Search for {}^{6}_{\Lambda}H hypernucleus by the {}^{6}Li(\pi^{-},K^{+}) reaction at p_{\pi^{-}} = 1.2 GeV/c

Search for H hypernucleus by the Li() reaction at = 1.2 GeV/

H. Sugimura M. Agnello J.K. Ahn S. Ajimura Y. Akazawa N. Amano K. Aoki H.C. Bhang N. Chiga M. Endo P. Evtoukhovitch A. Feliciello H. Fujioka T. Fukuda S. Hasegawa S. Hayakawa R. Honda K. Hosomi S.H. Hwang Y. Ichikawa Y. Igarashi K. Imai N. Ishibashi R. Iwasaki C.W. Joo R. Kiuchi J.K. Lee J.Y. Lee K. Matsuda Y. Matsumoto K. Matsuoka K. Miwa Y. Mizoi M. Moritsu T. Nagae S. Nagamiya M. Nakagawa M. Naruki H. Noumi R. Ota B.J. Roy P.K. Saha A. Sakaguchi H. Sako C. Samanta V. Samoilov Y. Sasaki S. Sato M. Sekimoto Y. Shimizu T. Shiozaki K. Shirotori T. Soyama T. Takahashi T.N. Takahashi H. Tamura K. Tanabe T. Tanaka K. Tanida A.O. Tokiyasu Z. Tsamalaidze M. Ukai T.O. Yamamoto Y. Yamamoto S.B. Yang K. Yoshida (J-PARC E10 Collaboration) Department of Physics, Kyoto University, Kyoto 606-8502, Japan Japan Atomic Energy Agency(JAEA), Tokai, Ibaraki 319-1195, Japan Dipartimento di Scienza Applicata e Tecnologia, Politecnico di Torino, I-10129, Torino, Italy INFN, Istituto Nazionale di Fisica Nucleare, Sez. di Torino I-10125, Torino, Italy Department of Physics, Pusan National University, Busan 609-735, Republic of Korea Research Center for Nuclear Physics (RCNP), 10-1 Mihogaoka, Ibaraki, Osaka 567-0047, Japan Department of Physics, Tohoku University, Sendai 980-8578, Japan High Energy Accelerator Research Organization (KEK), Tsukuba 305-0801, Japan Department of Physics and Astronomy, Seoul National University, Seoul 151-747, Republic of Korea Department of Physics, Osaka University, Toyonaka, Osaka 560-0043, Japan Joint Institute for Nuclear Research, Dubna, Moscow Region 141980, Russia Department of Engineering Science, Osaka Electro-Communication University, Neyagawa, Osaka 572-8530, Japan Nuclear Physics Division, Bhabha Atomic Research Center (BARC), Trombay, Mumbai 400 085, India Department of Physics and Astronomy, Virginia Military Institute, Lexington, VA 24450, USA RIKEN, 2-1 Hirosawa, Wako, Saitama 351-0198, Japan

We have carried out an experiment to search for a neutron-rich hypernucleus, H, by the Li() reaction at =1.2 GeV/. The obtained missing-mass spectrum with an estimated energy resolution of 3.2 MeV (FWHM) showed no peak structure corresponding to the H hypernucleus neither below nor above the H particle decay threshold. An upper limit of the production cross section for the bound H hypernucleus was estimated to be 1.2 nb/sr at 90% confidence level.

Neutron-rich -hypernuclei, Missing-mass spectroscopy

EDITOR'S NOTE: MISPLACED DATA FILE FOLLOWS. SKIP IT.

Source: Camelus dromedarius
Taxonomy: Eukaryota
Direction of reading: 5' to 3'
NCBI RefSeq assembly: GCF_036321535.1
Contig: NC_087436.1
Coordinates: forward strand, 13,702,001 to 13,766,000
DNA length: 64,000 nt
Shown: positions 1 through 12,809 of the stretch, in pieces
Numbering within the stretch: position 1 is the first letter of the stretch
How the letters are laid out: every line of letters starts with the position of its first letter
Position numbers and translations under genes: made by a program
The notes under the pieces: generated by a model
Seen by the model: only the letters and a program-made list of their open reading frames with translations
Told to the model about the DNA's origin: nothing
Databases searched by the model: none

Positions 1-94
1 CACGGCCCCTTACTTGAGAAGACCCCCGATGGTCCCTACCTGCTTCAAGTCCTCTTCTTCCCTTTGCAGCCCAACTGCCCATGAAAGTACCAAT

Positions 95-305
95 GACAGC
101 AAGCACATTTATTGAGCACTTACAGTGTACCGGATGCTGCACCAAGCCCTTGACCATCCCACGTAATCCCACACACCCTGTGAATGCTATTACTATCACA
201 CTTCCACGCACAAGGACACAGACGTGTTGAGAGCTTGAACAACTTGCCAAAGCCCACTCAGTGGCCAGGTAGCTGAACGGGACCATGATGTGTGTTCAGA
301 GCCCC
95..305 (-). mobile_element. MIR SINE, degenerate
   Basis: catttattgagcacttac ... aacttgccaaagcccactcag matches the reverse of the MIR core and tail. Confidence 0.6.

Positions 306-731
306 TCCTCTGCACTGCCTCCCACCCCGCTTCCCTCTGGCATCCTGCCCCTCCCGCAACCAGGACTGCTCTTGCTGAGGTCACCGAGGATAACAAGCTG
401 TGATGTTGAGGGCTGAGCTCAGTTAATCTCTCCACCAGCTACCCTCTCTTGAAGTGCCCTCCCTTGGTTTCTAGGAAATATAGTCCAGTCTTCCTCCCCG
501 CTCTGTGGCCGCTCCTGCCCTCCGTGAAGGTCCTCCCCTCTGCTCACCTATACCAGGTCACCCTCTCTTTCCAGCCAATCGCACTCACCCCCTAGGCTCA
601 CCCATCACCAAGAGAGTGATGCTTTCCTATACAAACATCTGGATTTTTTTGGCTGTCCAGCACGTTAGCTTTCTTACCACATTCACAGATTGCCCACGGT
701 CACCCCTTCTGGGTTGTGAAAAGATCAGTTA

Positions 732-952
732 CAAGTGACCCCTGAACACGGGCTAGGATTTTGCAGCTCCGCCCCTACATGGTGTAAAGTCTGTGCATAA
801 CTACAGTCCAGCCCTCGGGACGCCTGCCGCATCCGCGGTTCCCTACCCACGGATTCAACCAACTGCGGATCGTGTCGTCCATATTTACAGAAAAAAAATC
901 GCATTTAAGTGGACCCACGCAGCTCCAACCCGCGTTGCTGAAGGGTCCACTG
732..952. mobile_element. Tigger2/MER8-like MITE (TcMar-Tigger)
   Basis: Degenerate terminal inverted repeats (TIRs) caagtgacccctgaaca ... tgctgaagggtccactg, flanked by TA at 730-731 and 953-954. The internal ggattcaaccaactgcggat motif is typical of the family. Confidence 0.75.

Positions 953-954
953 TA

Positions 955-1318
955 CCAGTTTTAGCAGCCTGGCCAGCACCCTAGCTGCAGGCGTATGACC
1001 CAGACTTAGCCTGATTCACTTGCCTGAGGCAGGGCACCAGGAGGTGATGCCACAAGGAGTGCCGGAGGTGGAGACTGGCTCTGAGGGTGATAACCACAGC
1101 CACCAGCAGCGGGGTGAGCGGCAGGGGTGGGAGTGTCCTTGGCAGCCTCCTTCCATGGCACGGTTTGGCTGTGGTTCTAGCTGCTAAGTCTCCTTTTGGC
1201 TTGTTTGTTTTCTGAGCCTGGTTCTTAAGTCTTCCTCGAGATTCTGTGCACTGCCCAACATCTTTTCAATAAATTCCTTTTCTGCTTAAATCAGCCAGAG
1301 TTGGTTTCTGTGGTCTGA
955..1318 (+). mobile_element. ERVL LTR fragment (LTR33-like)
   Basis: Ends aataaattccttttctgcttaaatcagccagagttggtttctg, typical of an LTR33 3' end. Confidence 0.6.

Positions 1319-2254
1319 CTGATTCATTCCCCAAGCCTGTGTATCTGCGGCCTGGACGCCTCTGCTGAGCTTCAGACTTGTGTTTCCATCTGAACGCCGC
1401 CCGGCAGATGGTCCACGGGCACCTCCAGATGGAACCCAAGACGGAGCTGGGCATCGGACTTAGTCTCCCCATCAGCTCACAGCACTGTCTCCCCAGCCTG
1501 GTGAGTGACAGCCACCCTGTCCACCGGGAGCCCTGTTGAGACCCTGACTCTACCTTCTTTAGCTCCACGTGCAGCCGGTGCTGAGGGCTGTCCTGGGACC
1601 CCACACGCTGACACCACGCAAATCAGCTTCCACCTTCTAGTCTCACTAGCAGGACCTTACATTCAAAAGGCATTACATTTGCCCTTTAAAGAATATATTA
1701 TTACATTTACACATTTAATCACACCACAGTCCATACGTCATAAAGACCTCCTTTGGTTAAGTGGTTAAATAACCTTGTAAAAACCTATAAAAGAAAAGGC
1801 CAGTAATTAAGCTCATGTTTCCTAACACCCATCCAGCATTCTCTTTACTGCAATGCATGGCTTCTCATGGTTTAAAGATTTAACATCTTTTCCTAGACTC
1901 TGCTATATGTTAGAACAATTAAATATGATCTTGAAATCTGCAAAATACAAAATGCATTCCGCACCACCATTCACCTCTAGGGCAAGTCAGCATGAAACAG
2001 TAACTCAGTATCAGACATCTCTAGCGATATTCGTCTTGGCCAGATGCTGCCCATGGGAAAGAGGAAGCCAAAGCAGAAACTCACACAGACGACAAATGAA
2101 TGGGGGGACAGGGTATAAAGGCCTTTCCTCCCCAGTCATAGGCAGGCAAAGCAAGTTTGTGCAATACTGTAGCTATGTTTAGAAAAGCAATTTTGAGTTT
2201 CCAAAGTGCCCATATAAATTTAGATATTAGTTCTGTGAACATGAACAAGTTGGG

journal: Physics Letters B

1 Introduction

Since the first discovery of a cosmic-ray induced hyperfragment formation event in emulsion Danysz (), various -hypernuclei have been observed. Especially, extensive studies have been made by missing-mass spectroscopy with magnetic spectrometers by using the () and () reactions bona (); may (); pile (); hotchi (), and the properties of the N interaction have been extracted from the level structures of the -hypernuclei. Furthermore, details of the spin-dependent interactions have been studied by -ray spectroscopy with germanium and NaI detectors tamura (); ajimura (); ukai ().

When we embed a hyperon in a nucleus, there are several interesting features theoretically expected for some specific hypernuclei. One example is the glue-like role of a hyperon in the hypernuclei. Unstable nuclei such as Be become stable against the particle decays by adding a hyperon. The glue-like role gives a critical contribution to the binding especially around the proton- and neutron-drip lines, and may extend the boundary of stability of nuclei. Another example is a large effect of the N-N mixing which was first discussed by Gibson et al. for -shell -hypernuclei gibson (). The idea has been extended to the coherent N-N mixing by Akaishi et al. to understand the binding energies of -shell -hypernuclei systematically Akaishi1 (). A non-zero isospin of the core nucleus is essential for the large mixing because the core nucleus is a buffer of the isospin to compensate the isospin difference between and . The studies on the neutron-rich -hypernuclei with a large isospin are important to understand the properties of the N-N mixing effect.